People living in condos have a duty to comply with the corporation’s regulations. Condo corporations, for their part, have a duty to take all reasonable steps to ensure such compliance. But to what extent? Can tenants of a condo unit be evicted because they are causing excessive noise? Or should the corporation let neighbours sort out their own differences? An Ontario judge rules that the answer to both questions is “no”.
What is a condo corporation to do when two neighbours are at war?
Another difficult case emerged from a condominium in the Niagara region. A review of the facts reported in the case clearly indicate that two condominium neighbours could not tolerate each other. Unit 411 complained of loud noises, loud voices and profanities being screamed from unit 511. Unit 511, for its part, complained of noises and the smell of marijuana smoke coming from unit 411. Both units were occupied by tenants.
A campaign of complaints escalated between both units. Eventually, the corporation wrote to one to indicate that it would not intervene anymore “as there seems to be issues between the two of you. This is an issue between residents and it must be resolved between the two of you“. This did not help and the noise emanating from unit 511 escalated to include “loud, alarming and frequent noise by dropping what sounded like a ten pin bowling ball on the floor” and profane language being hurled at the neighbour. Some of this was witnessed by other owners/occupants.
The corporation eventually brought a compliance application seeking to permanently evict the occupants of unit 511, or alternatively seeking an order that she comply with the declaration, by-laws and rules of the corporation. The owner of the unit at the source of the noise disruption brought a counter-application to discharge a lien registered against the unit. The lien had been registered as a result of the owner’s failure to pay the legal fees incurred to deal with the noise complaints.
Interestingly, when the occupant of the other unit voluntary vacated the unit (possibly at the end of the lease), no more complaints were received about noise emanating from unit 511.
The court appeared to have no difficulty in concluding that the occupants of unit 511 violated the rules of the condominium corporation by causing excessive noise in the unit and by shouting and screaming obscenities from her balcony and in the common areas.
Still, the judge reminded the parties that eviction was a “draconian” and “extreme remedy” reserved for cases where there is an ongoing refusal to comply with the rules. He was also of the view that the corporation’s request to evict the tenant had been too heavy-handed. He criticized both parties for having adopted a confrontational position and suggested that it would have been more appropriate to simply approach the owner and tenants to request their assurance that, in the future, they would abide by the rules. (I am a bit skeptical as to how successful such an approach would have been, considering the volume of complaints and numerous warnings from the corporation). Still, the judge was of the view that the corporation should not have sought the extreme remedy of eviction, which inevitably would lead to the owner and tenants strongly opposing the court application.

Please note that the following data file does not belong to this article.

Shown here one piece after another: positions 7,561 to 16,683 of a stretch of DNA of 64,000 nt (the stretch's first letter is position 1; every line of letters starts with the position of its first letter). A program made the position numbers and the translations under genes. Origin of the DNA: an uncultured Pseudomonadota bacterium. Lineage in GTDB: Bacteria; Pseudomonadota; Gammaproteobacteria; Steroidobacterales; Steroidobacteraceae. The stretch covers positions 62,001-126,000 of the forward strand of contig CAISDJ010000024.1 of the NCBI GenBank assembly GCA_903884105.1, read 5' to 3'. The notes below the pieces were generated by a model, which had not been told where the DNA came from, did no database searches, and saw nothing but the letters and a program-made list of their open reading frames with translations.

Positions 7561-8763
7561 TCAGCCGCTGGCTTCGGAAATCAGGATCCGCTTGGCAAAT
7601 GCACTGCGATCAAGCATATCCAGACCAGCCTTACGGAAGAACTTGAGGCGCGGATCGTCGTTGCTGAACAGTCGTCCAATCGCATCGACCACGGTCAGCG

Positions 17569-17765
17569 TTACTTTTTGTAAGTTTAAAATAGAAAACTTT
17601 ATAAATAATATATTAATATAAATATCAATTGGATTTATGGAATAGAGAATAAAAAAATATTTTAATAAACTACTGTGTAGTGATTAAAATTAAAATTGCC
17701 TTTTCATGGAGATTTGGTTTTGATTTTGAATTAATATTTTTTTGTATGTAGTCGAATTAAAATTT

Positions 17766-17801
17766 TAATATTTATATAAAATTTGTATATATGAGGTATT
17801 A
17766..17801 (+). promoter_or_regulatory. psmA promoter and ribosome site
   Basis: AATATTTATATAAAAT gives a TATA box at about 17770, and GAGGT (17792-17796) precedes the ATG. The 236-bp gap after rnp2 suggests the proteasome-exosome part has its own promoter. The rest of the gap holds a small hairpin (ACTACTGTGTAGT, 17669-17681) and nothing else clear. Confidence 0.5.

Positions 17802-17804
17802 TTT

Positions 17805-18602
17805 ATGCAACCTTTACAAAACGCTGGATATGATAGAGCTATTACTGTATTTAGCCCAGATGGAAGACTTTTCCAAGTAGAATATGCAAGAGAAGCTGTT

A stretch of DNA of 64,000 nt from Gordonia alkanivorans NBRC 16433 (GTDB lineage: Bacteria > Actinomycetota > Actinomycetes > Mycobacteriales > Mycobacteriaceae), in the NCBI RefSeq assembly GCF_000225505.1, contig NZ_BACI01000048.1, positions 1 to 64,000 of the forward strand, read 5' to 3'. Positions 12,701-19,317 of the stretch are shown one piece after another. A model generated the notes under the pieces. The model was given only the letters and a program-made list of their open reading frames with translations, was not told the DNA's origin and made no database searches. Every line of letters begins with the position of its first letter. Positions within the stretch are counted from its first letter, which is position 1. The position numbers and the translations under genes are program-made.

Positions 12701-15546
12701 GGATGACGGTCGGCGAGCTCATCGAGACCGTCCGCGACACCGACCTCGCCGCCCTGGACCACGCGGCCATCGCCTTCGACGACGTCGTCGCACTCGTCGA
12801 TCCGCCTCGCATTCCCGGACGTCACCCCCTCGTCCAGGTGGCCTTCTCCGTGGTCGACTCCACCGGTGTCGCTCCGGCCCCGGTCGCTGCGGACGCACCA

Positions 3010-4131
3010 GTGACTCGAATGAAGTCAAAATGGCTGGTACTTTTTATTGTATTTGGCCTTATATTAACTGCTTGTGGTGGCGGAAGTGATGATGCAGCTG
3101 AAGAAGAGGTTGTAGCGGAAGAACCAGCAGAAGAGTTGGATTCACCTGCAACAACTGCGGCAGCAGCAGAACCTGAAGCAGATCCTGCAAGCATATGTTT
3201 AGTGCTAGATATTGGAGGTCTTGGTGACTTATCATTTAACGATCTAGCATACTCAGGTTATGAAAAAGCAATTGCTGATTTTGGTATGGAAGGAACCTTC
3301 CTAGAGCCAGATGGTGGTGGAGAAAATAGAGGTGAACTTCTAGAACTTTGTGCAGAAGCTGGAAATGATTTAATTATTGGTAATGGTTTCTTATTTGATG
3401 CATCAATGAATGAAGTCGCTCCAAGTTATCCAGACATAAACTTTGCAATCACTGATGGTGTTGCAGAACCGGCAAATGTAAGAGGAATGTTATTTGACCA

When came the time to decide on the costs of the court proceeding, the judge ordered the owner and tenant of unit 511 to pay $2,500, which amount was added to the unit’s common expense. Considering that the hearing appears to have lasted 2 days and considering the history of the case, I suspect that this is a drop in the bucket and that the corporation was on the hook for far more. Undoubtedly, the rest of the owners will have to absorb the bulk of the costs of this battle between neighbours.
What about mediation?
The case does not address the question of mediation. Keep in mind that mediation is not mandatory under the “current” Condominium Act when corporations seek compliance against tenants.
Under the “New Condo Act”
Under the revised version of the Condominium Act, courts will only be able to order a permanent eviction if:
- A person poses a serious risk to the health and safety of individuals or poses a serious risk of damage to the property of the corporation;
- If the person is found to be unsuited for the communal occupation/use of the property and no other order will be adequate to enforce compliance.
This addition under section 135 of the Act further confirms that such recourse must be one of last resort.
This is another case where a corporation is reminded to take a more conciliatory approach when dealing with compliance issues. Progressive, escalating and proportional steps should be considered – unless an occupant’s behaviour is such that it puts other people at risk.
Still, it is hard not to feel sorry for the corporation, considering the volume of noise complaints, the numerous warning letters and considering that a condominium corporation has a statutory obligation to take reasonable steps to secure compliance.